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Seeing Baghdad, Thinking Saigon
This article is part of the Foreign Affairs Iraq Retrospective.
U.S. soldier reflected in a mirror used for searching under cars. (Ceerwan Aziz / Courtesy Reuters)
THE GRAND DELUSION
Contentious as the current debate over Iraq is, all sides seem to make the crucial assumption that to succeed there the United States must fight the Vietnam War again -- but this time the right way. The Bush administration is relying on an updated playbook from the Nixon administration. Pro-war commentators argue that Washington should switch to a defensive approach to counterinsurgency, which they feel might have worked wonders a generation ago. According to the antiwar movement, the struggle is already over, because, as it did in Vietnam, Washington has lost hearts and minds in Iraq, and so the United States should withdraw.
But if the debate in Washington is Vietnam redux, the war in Iraq is not. The current struggle is not a Maoist "people's war" of national liberation; it is a communal civil war with very different dynamics. Although it is being fought at low intensity for now, it could easily escalate if Americans and Iraqis make the wrong choices.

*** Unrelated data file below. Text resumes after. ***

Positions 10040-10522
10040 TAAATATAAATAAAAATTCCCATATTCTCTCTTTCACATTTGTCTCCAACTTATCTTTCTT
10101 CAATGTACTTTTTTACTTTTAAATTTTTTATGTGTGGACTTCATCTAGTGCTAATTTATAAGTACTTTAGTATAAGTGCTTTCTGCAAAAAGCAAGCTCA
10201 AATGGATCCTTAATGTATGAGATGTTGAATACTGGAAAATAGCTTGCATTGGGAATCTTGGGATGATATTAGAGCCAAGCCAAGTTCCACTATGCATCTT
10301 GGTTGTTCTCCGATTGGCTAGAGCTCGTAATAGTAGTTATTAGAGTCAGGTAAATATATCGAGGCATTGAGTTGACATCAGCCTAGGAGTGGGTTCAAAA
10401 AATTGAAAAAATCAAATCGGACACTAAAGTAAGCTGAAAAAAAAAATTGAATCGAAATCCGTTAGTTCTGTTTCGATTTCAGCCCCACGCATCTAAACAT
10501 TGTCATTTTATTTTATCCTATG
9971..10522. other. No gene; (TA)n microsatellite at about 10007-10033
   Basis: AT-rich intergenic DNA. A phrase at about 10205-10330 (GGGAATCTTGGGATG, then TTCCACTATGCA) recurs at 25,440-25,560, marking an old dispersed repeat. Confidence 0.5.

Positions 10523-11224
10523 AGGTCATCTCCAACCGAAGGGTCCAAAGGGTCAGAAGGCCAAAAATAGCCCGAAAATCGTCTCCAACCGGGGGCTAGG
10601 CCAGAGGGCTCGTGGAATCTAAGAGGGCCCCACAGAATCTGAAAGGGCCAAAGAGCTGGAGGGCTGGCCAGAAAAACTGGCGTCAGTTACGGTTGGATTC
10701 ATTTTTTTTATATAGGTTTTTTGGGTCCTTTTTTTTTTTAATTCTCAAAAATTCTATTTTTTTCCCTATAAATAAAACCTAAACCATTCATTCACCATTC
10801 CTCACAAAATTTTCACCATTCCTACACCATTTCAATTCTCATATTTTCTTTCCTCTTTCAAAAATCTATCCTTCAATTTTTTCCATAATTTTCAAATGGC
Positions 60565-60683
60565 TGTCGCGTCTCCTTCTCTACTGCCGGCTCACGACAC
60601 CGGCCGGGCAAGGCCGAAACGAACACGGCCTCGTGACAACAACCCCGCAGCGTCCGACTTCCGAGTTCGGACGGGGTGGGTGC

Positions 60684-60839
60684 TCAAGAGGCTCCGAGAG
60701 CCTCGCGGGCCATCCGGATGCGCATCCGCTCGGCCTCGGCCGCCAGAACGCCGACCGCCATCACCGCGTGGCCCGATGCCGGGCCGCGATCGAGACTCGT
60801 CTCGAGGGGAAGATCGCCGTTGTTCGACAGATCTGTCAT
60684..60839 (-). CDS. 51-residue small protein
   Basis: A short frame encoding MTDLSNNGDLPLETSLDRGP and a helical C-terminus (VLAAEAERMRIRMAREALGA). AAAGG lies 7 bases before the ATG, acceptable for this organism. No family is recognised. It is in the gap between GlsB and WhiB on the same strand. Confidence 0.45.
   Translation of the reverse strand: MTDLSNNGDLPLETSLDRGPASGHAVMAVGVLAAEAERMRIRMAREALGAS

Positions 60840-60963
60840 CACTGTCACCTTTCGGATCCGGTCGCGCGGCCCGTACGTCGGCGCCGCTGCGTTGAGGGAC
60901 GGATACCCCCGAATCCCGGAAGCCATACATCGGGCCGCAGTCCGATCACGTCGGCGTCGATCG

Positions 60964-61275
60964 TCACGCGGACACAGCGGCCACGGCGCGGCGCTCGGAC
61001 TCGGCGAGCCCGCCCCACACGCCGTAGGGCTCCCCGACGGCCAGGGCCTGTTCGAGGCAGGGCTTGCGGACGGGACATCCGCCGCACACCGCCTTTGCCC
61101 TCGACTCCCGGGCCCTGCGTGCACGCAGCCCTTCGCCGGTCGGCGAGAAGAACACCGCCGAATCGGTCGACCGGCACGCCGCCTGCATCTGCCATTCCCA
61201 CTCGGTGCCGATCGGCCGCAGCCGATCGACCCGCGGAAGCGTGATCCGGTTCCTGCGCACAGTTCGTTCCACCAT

Unfortunately, many of the policies dominating the debate are ill adapted to the war being fought. Turning over the responsibility for fighting the insurgents to local forces, in particular, is likely to make matters worse. Such a policy might have made sense in Vietnam, but in Iraq it threatens to exacerbate the communal tensions that underlie the conflict and undermine the power-sharing negotiations needed to end it. Washington must stop shifting the responsibility for the country's security to others and instead threaten to manipulate the military balance of power among Sunnis, Shiites, and Kurds in order to force them to come to a durable compromise. Only once an agreement is reached should Washington consider devolving significant military power and authority to local forces.